A week ago, I talked about some books I had ordered and my great hopes for what I was going to learn. [I was having a low moment as a mother and found myself groping for advice, any advice, that would work and help me feel more successful as a mother.] Now that I’ve had a week to look over the books, here’s the scoop on what I’ve learned…
I opened the No-Cry Potty Training Solution book first, as potty training is most obvious challenge with Ben right now. I think this is a great potty-training book, and I will certainly loan it to my sister when it comes time for her to potty-train. But with our situation, I found little new advice, much less advice that was of any help. I think with Ben, the only solution is going to be to talk him through it, in great detail, and empower him to figure it out once and for all. Deep breath…
The next book I read portions of was Raising Your Spirited Child. I kind of skipped all the quizzes and stuff in the first section and dove right into the second section where the various elements of your child’s personality are discussed. I did find this book very insightful, though I have only read about four of the chapters so far.
The other book – Setting Limits with your Strong-Willed Child – I have not looked at yet.
All of those books came on Friday so I looked at them over the weekend.
On Monday, I received the two books by Aldele Faber and Elaine Mazlish, How to Talk So Kids Will Listen & Listen So Kids Will Talk and Siblings without Rivalry . So far I’ve only read a couple chapters in each of these books, but as of right now, I would say that if a parent only wanted to buy two books about parenting, these two books would be hands-down the books I would recommend.
The titles are certainly clever, but if I were to say what these books are really about, it would be how to get along with your kids, and how to help your kids get along with each other (both siblings and friends). What they do is help you understand how things are from your kid’s perspective – after all, kids are people too. Once you can empathize with them, you can present the facts of the situation and alternate behaviors in a way that makes sense to them and thus promotes good behavior. The skills you’ll be teaching about how to get along with other people are skills that they will use throughout their lives.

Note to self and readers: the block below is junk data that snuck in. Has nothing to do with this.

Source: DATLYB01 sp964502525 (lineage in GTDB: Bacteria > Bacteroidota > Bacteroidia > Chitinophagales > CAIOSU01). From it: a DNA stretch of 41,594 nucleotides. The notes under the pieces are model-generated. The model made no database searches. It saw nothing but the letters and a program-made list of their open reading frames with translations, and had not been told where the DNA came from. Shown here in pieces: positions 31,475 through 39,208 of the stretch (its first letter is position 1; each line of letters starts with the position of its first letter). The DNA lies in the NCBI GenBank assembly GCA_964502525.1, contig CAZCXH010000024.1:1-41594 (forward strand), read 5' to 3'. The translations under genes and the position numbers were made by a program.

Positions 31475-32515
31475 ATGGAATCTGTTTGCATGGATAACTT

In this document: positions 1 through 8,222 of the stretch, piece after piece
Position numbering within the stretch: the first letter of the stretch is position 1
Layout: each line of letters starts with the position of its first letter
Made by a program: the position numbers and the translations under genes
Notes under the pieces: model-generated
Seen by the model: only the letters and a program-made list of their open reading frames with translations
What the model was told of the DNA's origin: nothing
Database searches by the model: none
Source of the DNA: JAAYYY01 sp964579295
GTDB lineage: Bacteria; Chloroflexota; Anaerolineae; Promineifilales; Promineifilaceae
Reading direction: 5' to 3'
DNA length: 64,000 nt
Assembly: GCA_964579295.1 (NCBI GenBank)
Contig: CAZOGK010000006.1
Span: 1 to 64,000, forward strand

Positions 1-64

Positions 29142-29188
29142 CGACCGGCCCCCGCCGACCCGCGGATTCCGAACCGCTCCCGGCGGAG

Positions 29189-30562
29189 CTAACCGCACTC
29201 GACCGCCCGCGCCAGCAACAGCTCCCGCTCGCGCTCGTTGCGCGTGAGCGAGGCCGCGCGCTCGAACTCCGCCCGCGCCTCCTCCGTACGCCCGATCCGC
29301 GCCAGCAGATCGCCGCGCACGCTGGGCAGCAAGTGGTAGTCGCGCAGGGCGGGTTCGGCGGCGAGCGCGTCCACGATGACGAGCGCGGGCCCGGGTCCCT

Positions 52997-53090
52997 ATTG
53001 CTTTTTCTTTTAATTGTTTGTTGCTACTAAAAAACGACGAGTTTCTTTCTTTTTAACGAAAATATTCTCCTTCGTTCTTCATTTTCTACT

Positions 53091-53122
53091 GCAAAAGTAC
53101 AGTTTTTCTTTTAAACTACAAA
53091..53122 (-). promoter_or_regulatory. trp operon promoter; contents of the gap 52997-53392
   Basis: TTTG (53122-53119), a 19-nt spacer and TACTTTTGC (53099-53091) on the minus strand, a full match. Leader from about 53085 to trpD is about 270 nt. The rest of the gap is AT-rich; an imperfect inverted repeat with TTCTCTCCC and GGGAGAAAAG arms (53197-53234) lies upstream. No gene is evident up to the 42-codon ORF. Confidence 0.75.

There is a movement in the parenting world that is big on not spanking and, in fact, not even punishing your children. The only alternatives I’ve heard from these people are things like, “Oh, we let our two-year-old climb on the table. Eventually he grew out of it.” Sorry, but waiting for my children to “grow out of” bad behavior is not acceptable to me. Nope. I’m not saying parents shouldn’t punish their children – I’m just saying that these books actually give you workable alternatives to punishment.
I get tired of yelling at Ben. Some days my voice is hoarse by the time Steve gets home. There are days when he gets home from work and wants to know why I don’t have much to say – it’s because I’m so exasperated with Ben hitting Joey, dragging him around by his foot, taking his toys away from him or throwing them at him, going over to his crib while he’s sleeping and saying loudly “Joey’s awake! Joey’s awake!” like a broken record and so forth that I have absolutely nothing to say. I just want to leave and not come back for quite some time. It’s like I have this social deviant who prides himself on being beligerent.
But then there are these times when it’s like we’re on the same team, when Ben is cooperative and playing nicely and I can show him interesting things that expand his little world. I like those moments. I think these books help you have more moments like that. The techniques teach you how to be “on their team” even when you’re disciplining them. I like that.
Of course, I haven’t finished either book yet [and I still do plenty of yelling, it seems], but things are getting better [I do find myself yelling less], and I have great hope for the future. Stay tuned…